Multisensory and sensorimotor interactions in speech perception
Jean Luc Schwartz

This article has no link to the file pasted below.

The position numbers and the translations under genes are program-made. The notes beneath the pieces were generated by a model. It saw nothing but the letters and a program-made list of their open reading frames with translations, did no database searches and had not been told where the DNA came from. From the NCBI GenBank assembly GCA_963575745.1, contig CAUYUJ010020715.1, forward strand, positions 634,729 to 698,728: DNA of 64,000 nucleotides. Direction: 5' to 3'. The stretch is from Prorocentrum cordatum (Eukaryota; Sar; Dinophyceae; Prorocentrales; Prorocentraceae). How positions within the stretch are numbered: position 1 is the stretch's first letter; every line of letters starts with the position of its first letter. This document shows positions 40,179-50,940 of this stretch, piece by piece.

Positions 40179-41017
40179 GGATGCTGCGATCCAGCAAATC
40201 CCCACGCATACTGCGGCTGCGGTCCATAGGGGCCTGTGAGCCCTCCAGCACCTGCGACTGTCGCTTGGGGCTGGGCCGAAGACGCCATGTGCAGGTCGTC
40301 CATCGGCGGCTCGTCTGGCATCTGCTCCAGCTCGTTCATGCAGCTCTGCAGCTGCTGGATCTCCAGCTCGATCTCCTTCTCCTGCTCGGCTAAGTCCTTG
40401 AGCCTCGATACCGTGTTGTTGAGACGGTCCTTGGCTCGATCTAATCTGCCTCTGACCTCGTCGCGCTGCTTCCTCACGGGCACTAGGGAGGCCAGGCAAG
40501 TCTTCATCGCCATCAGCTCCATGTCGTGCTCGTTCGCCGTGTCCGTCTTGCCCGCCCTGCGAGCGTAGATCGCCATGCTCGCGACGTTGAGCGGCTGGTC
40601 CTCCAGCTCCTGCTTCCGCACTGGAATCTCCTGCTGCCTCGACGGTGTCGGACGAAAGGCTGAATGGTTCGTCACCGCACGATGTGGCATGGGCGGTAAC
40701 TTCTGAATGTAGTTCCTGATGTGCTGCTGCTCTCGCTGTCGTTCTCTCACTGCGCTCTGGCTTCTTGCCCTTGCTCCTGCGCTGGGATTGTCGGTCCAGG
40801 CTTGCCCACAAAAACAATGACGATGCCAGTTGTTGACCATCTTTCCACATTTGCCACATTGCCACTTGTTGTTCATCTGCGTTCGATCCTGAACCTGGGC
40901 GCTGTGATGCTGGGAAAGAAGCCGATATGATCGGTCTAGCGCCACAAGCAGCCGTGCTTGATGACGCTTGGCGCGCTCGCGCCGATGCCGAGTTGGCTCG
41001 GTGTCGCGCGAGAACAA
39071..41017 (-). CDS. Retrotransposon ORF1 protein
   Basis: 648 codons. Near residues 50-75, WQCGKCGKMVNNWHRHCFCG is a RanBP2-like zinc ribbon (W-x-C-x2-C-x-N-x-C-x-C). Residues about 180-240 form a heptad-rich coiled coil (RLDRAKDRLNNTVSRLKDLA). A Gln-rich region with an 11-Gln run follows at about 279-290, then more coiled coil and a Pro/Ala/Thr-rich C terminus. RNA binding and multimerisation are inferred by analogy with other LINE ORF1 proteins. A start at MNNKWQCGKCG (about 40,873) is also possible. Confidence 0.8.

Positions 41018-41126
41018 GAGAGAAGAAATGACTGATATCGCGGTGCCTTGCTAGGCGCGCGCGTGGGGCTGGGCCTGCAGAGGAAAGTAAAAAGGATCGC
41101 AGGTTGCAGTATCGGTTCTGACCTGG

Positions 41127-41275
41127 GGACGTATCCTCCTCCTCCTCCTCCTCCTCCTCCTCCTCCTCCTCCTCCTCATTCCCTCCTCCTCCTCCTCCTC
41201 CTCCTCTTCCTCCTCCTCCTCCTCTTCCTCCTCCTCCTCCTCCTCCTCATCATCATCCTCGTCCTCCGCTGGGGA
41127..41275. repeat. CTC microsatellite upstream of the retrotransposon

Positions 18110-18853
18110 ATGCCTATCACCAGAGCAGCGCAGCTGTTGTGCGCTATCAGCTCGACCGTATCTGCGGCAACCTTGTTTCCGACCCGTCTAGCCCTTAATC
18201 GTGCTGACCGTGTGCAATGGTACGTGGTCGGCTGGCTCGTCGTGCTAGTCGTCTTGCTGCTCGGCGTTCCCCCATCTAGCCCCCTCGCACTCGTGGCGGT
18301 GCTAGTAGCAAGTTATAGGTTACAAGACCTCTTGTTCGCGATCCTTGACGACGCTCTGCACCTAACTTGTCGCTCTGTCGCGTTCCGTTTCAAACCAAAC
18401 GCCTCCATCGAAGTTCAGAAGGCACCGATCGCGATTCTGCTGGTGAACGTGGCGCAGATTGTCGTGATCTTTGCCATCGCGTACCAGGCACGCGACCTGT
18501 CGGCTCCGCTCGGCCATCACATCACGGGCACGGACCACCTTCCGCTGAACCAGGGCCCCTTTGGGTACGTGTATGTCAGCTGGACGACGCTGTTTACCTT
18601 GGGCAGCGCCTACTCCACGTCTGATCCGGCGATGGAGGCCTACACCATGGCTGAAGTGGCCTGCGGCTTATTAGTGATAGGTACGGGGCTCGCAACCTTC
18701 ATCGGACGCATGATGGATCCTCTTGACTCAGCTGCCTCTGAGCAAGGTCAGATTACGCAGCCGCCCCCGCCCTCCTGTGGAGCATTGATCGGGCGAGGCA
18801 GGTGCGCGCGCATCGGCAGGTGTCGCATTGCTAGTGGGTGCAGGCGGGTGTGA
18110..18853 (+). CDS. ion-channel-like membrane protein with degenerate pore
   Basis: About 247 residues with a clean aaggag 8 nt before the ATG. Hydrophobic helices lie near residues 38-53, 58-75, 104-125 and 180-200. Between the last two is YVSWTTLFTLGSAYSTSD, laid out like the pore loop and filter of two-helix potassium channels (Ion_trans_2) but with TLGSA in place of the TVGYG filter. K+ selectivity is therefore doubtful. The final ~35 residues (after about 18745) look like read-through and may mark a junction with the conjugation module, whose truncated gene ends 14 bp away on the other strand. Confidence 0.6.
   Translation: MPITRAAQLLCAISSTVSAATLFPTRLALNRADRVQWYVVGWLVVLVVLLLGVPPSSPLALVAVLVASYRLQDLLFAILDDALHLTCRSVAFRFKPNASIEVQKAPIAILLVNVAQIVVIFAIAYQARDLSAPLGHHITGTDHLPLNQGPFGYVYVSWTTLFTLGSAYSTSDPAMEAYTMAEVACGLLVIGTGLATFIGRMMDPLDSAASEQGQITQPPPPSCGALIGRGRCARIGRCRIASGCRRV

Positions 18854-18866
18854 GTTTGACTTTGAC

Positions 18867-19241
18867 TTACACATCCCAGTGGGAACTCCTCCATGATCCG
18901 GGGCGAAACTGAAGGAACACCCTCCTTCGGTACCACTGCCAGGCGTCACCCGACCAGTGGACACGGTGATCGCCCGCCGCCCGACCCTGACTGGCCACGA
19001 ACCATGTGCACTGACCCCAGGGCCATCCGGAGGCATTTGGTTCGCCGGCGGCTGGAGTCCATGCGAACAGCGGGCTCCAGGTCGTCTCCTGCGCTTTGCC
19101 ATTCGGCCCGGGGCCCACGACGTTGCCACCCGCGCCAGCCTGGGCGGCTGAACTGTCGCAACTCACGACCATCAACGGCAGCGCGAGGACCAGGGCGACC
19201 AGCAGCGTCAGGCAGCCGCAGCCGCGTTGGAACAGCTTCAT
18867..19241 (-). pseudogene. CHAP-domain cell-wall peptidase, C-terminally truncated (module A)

Speech is multisensory since it is perceived through several senses. Audition is the most important one as speech is mostly heard. The role of vision has long been acknowledged since many articulatory gestures can be seen on the talker's face. Sometimes speech can even be felt by touching the face. The best-known multisensory illusion is the McGurk effect, where incongruent visual articulation changes the auditory percept. The interest in the McGurk effect arises from a major general question in multisensory research: How is information from different senses combined? Despite decades of research, a conclusive explanation for the illusion remains elusive. This is a good demonstration of the challenges in the study of multisensory integration. Speech is special in many ways. It is the main means of human communication, and a manifestation of a unique language system. It is a signal with which all humans have a lot of experience. We are exposed to it from birth, and learn it through development in face-to-face contact with others. It is a signal that we can both perceive and produce. The role of the motor system in speech perception has been debated for a long time. Despite very active current research, it is still unclear to which extent, and in which role, the motor system is involved in speech perception. Recent evidence shows that brain areas involved in speech production are activated during listening to speech and watching a talker's articulatory gestures. Speaking involves coordination of articulatory movements and monitoring their auditory and somatosensory consequences. How do auditory, visual, somatosensory, and motor brain areas interact during speech perception? How do these sensorimotor interactions contribute to speech perception? It is surprising that despite a vast amount of research, the secrets of speech perception have not yet been solved. The multisensory and sensorimotor approaches provide new opportunities in solving them. Contributions to the research topic are encouraged for a wide spectrum of research on speech perception in multisensory and sensorimotor contexts, including novel experimental findings ranging from psychophysics to brain imaging, theories and models, reviews and opinions.